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“The Public School Advantage” Authors to Discuss Their Book at NC State Feb. 21

Authors and researchers Christopher A. Lubienski and Sarah Theule Lubienski will lead a discussion about their book “The Public School Advantage: Why Public Schools Outperform Private Schools” at NC State University Wednesday, Feb. 21.

The discussion will begin at 5:30 p.m. and be held in Park Shops 210. There will be a reception before the discussion from 5 to 5:30 p.m.

Christopher A. Lubienski is a professor of education policy at Indiana University, and Sarah Theule Lubienski is professor of mathematics education at Indiana University. Their book “The Public School Advantage” won the Association of American Publishers’ 2014 PROSE Book Award.

NC State’s College of Education, Poole College of Management and College of Humanities and Social Sciences are hosting the public discussion with the scholars.

METRC, the College of Education’s library, will also host two book discussions with NC State students, faculty and staff about “The Public School Advantage” before the public talk on Feb. 12 (3:15-4 p.m.) and Feb. 13 (noon-12:45 p.m.).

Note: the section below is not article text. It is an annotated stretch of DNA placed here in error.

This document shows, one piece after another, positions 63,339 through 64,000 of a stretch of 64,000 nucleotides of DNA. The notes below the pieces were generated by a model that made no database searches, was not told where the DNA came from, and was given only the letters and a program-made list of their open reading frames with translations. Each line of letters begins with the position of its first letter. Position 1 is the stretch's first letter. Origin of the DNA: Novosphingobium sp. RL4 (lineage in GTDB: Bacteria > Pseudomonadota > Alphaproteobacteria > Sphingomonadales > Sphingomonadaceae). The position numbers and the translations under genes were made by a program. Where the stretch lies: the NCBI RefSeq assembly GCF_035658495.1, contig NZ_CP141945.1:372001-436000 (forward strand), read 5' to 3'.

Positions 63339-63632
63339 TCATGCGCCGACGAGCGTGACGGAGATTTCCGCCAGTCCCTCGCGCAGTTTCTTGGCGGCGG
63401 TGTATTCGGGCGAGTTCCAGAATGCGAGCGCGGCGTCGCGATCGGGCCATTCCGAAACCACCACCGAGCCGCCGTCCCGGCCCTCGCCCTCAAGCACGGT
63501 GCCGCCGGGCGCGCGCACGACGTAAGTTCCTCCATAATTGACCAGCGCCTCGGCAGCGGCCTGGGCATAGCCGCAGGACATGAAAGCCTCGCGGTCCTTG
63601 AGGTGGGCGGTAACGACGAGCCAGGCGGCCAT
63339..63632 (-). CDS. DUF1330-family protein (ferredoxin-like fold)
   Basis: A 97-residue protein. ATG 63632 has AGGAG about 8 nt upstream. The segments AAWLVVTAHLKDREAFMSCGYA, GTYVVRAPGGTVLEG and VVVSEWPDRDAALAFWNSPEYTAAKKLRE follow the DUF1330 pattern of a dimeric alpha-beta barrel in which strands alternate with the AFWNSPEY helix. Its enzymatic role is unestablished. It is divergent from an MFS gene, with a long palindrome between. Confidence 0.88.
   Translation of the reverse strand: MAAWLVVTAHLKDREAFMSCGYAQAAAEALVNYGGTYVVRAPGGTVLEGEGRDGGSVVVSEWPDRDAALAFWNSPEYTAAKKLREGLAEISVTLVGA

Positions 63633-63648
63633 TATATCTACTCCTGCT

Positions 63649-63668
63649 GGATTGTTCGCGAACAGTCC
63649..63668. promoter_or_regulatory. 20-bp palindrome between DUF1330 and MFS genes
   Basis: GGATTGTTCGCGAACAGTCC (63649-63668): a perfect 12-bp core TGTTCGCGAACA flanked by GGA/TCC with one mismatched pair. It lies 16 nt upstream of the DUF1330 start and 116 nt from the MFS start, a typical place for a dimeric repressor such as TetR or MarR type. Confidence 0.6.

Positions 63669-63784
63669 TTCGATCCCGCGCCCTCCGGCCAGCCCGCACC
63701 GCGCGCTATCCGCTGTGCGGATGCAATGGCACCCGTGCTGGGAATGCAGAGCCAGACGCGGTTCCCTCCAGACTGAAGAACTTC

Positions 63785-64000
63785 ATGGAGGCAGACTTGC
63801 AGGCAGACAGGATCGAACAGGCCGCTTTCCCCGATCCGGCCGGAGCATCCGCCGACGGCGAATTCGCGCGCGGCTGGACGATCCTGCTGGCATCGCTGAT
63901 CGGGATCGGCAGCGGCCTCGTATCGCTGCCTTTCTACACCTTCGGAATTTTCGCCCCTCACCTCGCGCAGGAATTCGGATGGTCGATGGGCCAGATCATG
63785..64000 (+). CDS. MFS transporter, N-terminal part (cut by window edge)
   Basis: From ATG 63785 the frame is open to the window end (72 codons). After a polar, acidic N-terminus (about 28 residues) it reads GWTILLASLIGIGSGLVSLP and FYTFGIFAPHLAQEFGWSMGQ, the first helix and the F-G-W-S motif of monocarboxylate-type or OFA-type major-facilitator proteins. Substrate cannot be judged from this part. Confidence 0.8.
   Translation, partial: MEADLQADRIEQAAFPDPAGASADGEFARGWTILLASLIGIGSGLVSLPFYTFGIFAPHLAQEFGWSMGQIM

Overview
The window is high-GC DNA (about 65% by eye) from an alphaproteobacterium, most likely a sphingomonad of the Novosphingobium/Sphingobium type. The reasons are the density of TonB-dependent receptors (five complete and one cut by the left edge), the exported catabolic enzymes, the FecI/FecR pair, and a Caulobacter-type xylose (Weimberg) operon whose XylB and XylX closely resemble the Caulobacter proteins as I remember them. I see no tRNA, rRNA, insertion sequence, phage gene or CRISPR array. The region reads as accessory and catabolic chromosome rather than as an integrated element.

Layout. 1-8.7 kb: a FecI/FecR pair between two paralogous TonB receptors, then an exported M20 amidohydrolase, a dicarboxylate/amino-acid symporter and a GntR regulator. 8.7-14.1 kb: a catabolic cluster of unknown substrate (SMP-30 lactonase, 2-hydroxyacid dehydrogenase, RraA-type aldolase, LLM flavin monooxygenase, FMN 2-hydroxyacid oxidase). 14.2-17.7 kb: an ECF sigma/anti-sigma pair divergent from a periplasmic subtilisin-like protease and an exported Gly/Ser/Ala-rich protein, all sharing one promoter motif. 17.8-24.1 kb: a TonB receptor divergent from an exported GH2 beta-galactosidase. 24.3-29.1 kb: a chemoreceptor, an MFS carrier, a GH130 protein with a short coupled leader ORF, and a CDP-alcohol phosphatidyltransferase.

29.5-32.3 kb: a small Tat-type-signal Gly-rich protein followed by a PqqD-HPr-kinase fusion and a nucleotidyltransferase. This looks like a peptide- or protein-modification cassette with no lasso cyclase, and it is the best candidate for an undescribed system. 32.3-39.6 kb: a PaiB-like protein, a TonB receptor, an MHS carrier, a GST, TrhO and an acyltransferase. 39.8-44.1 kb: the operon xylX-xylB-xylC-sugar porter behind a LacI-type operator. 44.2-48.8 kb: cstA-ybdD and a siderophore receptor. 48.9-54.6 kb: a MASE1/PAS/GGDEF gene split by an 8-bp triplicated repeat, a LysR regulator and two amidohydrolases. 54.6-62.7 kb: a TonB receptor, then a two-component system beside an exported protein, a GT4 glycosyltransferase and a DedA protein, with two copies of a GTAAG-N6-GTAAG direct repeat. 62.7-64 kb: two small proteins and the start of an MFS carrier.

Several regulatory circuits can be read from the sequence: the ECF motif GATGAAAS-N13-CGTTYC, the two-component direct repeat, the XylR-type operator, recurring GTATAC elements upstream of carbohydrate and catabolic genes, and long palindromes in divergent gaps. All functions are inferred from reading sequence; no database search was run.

About “The Public School Advantage” from publisher The University of Chicago Press: “For decades research showing that students at private schools perform better than students at public ones has been used to promote the benefits of the private sector in education, including vouchers and charter schools—but much of these data are now nearly half a century old. Drawing on two recent, large-scale, and nationally representative databases, the Lubienskis show that any benefit seen in private school performance now is more than explained by demographics. Private schools have higher scores not because they are better institutions but because their students largely come from more privileged backgrounds that offer greater educational support. After correcting for demographics, the Lubienskis go on to show that gains in student achievement at public schools are at least as great and often greater than those at private ones. Even more surprising, they show that the very mechanism that market-based reformers champion—autonomy—may be the crucial factor that prevents private schools from performing better. Alternatively, those practices that these reformers castigate, such as teacher certification and professional reforms of curriculum and instruction, turn out to have a significant effect on school improvement.”